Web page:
The Bank of Japan (BOJ) refrained from adding to unprecedented monetary stimulus as Governor Haruhiko Kuroda said the blow to the economy from last week’s sales-tax increase will fade during the summer.
The central bank will continue to expand the monetary base at a pace of 60 trillion yen to 70 trillion yen ($682 billion) per year, it said in a statement today in Tokyo, as forecast by all 36 economists in a Bloomberg News survey. At a press briefing, Kuroda said the BOJ would always adjust policy without hesitation as needed, including easing or tightening.
While the central bank highlighted a pickup in private investment and increasing industrial production, economists forecast the BOJ will boost stimulus by July, according to a Bloomberg News survey ahead of today’s decision. A drop in a confidence indicator, announced separately today, to the lowest since 2011 highlighted risks to the recovery as the tax bump damps consumption.
“The BOJ seems confident in its economic assessment and outlook,” said Masaaki Kanno, chief Japan economist at JPMorgan Chase & Co. At the same time, “there is an above 50 percent chance of easing in July,” he said.
The yen strengthened after an initial drop following the BOJ’s decision, trading up 0.4 percent at 102.71 per dollar at 5:26 p.m. in Tokyo. The Topix index, which has climbed 6.6 percent over the past year, fell 1.9 percent today, down for a third day after technology shares extended a retreat.
“Flexibility is one of the most important aspects of monetary policy,” Kuroda said. “We are on track to the price stability target, so we are not considering any kind of additional easing now.”
The BOJ is gauging the extent of an anticipated setback to the economy and prospects for achieving its 2 percent inflation goal after last week’s 3-percentage-point increase in the sales tax, the first since 1997. The price goal excludes the effects of changes in the sales tax.
The central bank’s benchmark price gauge rose 1.3 percent in February from a year earlier, and companies see price gains persisting for at least the next five years, in what would mark an end to 15 years of deflation.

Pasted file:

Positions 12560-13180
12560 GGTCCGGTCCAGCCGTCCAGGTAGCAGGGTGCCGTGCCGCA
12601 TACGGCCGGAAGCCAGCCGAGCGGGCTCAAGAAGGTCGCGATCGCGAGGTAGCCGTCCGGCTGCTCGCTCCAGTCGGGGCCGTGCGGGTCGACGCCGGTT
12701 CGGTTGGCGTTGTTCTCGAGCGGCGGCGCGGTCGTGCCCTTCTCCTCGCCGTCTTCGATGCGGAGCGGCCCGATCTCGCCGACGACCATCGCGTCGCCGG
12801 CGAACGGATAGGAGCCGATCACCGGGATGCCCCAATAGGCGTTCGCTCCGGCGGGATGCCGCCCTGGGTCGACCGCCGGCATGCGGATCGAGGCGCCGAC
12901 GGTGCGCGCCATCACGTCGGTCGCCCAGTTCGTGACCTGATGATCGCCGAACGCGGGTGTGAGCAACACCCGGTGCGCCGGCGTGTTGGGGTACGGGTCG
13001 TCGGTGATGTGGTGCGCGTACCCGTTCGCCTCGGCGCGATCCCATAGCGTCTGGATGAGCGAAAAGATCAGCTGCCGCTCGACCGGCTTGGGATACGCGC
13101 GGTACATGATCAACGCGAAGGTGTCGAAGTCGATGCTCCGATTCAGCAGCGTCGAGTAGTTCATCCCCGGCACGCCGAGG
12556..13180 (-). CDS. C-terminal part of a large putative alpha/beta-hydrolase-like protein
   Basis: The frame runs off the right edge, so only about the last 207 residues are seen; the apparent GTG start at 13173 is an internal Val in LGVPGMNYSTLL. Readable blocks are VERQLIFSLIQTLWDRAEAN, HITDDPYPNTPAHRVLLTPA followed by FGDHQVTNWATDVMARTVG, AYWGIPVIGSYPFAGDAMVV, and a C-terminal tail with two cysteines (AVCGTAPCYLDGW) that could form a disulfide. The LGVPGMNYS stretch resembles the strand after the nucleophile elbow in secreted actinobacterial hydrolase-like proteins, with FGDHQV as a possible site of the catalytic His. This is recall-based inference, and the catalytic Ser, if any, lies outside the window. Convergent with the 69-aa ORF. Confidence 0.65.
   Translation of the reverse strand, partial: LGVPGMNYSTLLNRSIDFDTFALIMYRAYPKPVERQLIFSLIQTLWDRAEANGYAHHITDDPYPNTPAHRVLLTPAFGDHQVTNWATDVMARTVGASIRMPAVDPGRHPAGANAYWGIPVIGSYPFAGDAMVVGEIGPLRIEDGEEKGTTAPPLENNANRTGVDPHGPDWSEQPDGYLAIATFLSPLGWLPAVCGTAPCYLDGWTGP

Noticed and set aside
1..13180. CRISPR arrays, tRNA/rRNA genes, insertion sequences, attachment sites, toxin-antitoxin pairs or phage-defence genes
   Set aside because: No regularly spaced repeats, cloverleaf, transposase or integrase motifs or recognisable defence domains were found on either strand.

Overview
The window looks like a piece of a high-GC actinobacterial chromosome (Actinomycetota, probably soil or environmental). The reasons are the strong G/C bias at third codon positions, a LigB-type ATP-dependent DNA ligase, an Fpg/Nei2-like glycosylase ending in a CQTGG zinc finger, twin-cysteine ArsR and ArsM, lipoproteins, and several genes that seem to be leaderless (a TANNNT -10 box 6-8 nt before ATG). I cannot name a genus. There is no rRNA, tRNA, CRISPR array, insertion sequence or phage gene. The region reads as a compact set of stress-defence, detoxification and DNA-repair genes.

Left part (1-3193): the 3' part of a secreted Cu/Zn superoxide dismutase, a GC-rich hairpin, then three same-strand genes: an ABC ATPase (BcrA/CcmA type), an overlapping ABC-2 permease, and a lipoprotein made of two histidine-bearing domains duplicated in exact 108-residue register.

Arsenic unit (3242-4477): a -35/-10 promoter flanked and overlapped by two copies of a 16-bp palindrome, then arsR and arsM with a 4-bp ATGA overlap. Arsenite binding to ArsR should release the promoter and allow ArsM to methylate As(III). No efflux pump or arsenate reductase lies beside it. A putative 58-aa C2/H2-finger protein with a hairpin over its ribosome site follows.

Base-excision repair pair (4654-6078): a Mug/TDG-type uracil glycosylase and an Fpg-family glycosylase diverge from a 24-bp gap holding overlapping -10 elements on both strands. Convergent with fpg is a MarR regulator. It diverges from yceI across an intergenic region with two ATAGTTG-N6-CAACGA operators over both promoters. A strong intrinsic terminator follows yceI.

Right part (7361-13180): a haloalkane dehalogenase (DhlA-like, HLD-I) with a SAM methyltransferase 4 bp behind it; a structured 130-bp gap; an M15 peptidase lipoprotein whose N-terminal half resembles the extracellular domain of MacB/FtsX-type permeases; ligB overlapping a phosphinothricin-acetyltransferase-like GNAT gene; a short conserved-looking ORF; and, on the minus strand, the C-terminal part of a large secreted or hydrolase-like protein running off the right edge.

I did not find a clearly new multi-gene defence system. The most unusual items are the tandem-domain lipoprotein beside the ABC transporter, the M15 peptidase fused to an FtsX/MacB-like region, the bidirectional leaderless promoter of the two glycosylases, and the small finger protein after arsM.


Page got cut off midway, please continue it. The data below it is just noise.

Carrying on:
A gauge of economic expectations of people such as taxi drivers and restaurant workers tumbled to 34.7 in March from 40 a month earlier, according to the Economy Watchers survey released today by the Cabinet Office in Tokyo.
“Economic activity will likely weaken abruptly in the second quarter,” said Marcel Thieliant, Japan economist at Capital Economics in Singapore.
The economy is forecast to shrink an annualized 3.5 percent in the three months from April, breaking a projected six straight quarters of growth, according to a separate Bloomberg survey of economists.
The economy has continued to recover moderately, “albeit with some fluctuations due to the consumption tax hike,” the BOJ said in its statement.
Kuroda said he will adjust record easing that the BOJ began in April last year should prospects for achieving the price target be jeopardized. The challenge for Kuroda will be to avoid any perception of incremental policy steps, an approach he has vowed to avoid.
Forty-four percent of economists predict the BOJ will add to stimulus in July, when the strength of an economic rebound will become clearer, the Bloomberg News survey showed.
The central bank will probably double the pace at which it accumulates exchange-traded funds, to 2 trillion yen annually, in months ahead, according to the poll. The bank could boost annual bond purchases by at least 10 trillion yen, according to the survey.
Finance Minister Taro Aso said last week that the next few months will be key in a decision on whether to go ahead with a further increase in the sales tax to 10 percent as the government tries to rein in the world’s largest public debt burden.
“Given it takes months for the effects of monetary policy to penetrate the economy, I predict easing later this month,” said Yuichi Kodama, chief economist at Meiji Yasuda Life Insurance Co. in Tokyo. “It’s hard for the BOJ to achieve the same impact with stimulus again, so a surprise has to come from the timing.”
Seventy-eight percent of the economists in the poll said Abe will have to compile another stimulus package in the fiscal year starting this month to support the economy.
Kuroda said last month that Japan won’t see a repeat of the recession that followed the sales tax increase in 1997, pointing to Japan’s now-stronger financial system and an absence of a regional financial crisis that hurt the country’s exports then.